Security experts are warning that last week’s deadly shooting at the Jewish Federation of Greater Seattle is part of a tide of anti-Jewish sentiment that has been rising since the beginning of Israel’s incursion into Lebanon — and could lead to more violent attacks against Diaspora communities.
The shooter in Seattle, who has been described as mentally unstable, appears not to have acted with any organizational support; he is what is known as a “lone wolf” in security circles. But security experts say that lone wolves tend to act during times of conflict. Moreover, Jewish defense agencies said that since the current conflict in Lebanon began, they have seen a rise in the sort of antisemitic incidents that serve as precursors and prods to violence.
At the same time, security experts have been publicly worrying about attacks by organized terror cells in America, particularly ones linked to Hezbollah, the Lebanese Shii’te militia that is battling with Israel.
“There is an increased danger to Jewish institutions based on anyone’s objective analysis, including the FBI,” said Steve Pomerantz, a former FBI counterterrorism chief. Pomerantz is now director of counter-terrorism programming at the Jewish Institute for National Security Affairs.
American security officials were reluctant to quantify the increase in threatening incidents, but said there has been a spike in threatening e-mails and telephone calls to, as well as vandalism of, Jewish institutions around the country. Similar trends appeared to be taking hold across the Atlantic.
Officials at the Community Security Trust, a British Jewish defense agency, say that since the start of the conflict in Lebanon, the number of antisemitic incidents in England
has doubled in comparison to the same time last year. In recent days, two major attacks have been launched against Jewish institutions in Australia.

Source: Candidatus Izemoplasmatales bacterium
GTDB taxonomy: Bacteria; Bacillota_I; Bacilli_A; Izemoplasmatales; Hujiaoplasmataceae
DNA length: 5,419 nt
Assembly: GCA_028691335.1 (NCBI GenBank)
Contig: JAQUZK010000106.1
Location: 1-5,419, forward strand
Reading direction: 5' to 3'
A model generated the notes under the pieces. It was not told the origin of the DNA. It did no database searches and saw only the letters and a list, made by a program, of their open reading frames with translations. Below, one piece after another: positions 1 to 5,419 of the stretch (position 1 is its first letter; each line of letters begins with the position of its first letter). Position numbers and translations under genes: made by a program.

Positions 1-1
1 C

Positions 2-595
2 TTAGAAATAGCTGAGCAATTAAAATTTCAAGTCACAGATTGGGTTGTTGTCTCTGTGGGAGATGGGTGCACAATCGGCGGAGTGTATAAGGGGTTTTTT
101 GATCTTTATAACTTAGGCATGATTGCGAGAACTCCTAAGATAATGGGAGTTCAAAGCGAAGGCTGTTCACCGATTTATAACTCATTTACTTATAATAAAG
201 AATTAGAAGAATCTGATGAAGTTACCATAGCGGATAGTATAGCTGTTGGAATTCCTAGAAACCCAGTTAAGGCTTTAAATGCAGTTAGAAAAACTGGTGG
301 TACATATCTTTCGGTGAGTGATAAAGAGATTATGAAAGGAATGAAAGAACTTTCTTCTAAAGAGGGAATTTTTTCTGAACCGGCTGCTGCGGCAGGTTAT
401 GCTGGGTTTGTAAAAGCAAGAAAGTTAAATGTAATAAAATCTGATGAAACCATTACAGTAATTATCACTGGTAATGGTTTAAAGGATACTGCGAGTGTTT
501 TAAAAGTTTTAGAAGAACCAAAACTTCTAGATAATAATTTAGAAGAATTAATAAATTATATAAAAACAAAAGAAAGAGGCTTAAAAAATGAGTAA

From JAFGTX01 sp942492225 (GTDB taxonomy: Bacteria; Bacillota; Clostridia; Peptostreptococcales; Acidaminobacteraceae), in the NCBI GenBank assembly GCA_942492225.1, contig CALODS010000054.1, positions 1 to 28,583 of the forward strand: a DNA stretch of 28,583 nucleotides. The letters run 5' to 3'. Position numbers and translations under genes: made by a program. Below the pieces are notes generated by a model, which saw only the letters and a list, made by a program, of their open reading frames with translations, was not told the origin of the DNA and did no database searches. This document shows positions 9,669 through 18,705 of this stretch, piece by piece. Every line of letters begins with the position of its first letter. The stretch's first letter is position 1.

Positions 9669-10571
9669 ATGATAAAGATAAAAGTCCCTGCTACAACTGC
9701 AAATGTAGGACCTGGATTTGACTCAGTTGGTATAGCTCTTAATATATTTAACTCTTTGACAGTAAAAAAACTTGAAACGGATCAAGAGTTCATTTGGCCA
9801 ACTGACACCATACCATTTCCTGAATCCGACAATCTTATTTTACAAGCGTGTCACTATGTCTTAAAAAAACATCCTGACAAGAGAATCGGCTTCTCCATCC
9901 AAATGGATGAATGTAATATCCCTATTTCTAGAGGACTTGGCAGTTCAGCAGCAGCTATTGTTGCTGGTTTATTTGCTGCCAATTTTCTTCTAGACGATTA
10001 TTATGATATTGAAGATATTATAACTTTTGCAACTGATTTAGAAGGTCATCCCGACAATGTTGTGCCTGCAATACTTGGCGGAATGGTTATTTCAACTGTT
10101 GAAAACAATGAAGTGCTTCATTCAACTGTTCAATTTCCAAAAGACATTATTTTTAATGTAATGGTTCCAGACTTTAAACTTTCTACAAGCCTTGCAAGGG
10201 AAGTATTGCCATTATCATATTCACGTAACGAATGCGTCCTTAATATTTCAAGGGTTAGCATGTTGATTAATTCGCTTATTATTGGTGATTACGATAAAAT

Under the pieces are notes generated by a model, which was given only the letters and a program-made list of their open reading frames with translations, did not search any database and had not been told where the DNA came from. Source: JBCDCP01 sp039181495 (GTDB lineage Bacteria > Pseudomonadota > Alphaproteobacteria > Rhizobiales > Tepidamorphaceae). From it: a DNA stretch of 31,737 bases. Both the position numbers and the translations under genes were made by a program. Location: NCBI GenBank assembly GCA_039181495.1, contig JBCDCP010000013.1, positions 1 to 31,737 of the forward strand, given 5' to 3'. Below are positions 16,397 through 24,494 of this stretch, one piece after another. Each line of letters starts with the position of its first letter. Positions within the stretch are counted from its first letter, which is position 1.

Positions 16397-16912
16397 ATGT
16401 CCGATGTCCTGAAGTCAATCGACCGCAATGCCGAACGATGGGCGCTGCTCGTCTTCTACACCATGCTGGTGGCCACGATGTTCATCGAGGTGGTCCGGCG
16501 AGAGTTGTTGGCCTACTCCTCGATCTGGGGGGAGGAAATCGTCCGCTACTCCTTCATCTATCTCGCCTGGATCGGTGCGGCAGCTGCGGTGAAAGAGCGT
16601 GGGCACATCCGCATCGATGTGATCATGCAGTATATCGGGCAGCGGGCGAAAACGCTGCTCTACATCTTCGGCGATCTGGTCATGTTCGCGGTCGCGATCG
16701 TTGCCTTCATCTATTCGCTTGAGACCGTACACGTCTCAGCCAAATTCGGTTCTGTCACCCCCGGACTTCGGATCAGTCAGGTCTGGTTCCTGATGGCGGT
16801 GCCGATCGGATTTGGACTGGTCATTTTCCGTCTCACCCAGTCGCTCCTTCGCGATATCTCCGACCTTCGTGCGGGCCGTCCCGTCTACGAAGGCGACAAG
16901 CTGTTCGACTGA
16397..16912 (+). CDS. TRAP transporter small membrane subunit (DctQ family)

Law enforcement officials have said there has been no specific terrorist threat against a Jewish institution in America. But even before the attack in Seattle, the Secure Community Network — a New York-based agency set up by a few national Jewish organizations — had sent out an e-mail alert to Jewish organizations across the country, warning them that the FBI and other law enforcement agencies “are exercising more than the usual vigilance in light of the prevailing events in the Middle East.”
In the last week, the Anti-Defamation League reported incidents of antisemitic vandalism in Brooklyn, Miami, Detroit and Chicago. Given the Seattle shooter’s use of the Internet to track down the Jewish federation, an equally pressing concern is anti-Jewish rhetoric on the Web. The head of intelligence at the Southern Poverty Law Center, which tracks hate groups, said he had seen “an uptick not only in radical right criticism of the Jews, but also mainstream criticism of the Jews.”
The head of the center’s Intelligence Project, Mark Potok, added: “This is not merely parlor room discussion of politics in the Middle East. It is a discussion about the evils of Jews.”
Potok also said that Muslim and Arab Americans were still more likely than Jews to be the target of hate crimes in the United States.
In Australia, on Sunday night, a synagogue in the Sydney suburbs was attacked by a group of men who stoned the building and threw concrete blocks at two cars on the property. Witnesses said they saw 10 men who appeared to be of Middle Eastern origin running away from the synagogue in Parramatta. In a separate attack early Wednesday, vandals attempted to set a Jewish youth center in Sydney on fire, according to the daily newspaper The Australian. Wooden blocks were doused with oil and set on fire inside the center, but little damage was done.
Geoffrey Zygier, executive director of the Executive Council of Australian Jewry, said that both attacks were part of a larger climate of violence and tension that has been aroused by the conflict in Lebanon and Israel. Australia has a community of some 125,000 Lebanese.
“There’s an increase in tension,” Zygier said. “There is concern in our community that there will be spillover.”
The violence rekindles a long-running debate about whether Israel should consider the effect its policies might have on Diaspora Jewish communities. Two years ago, an Israeli think tank, the Jewish People Policy Planning Institute, issued a report recommending that “Israeli decision-makers should take into account not only what happens in Israel or to Israelis.”
That report had particular bite because the Jewish Agency, an organization jointly run by the Israeli government and Diaspora philanthropies, sponsors the think tank. The recommendation was roundly rejected by many American Jewish leaders as a leftist effort to subvert Israeli sovereignty — and was criticized again this week by Abraham Foxman, national director of the Anti-Defamation League.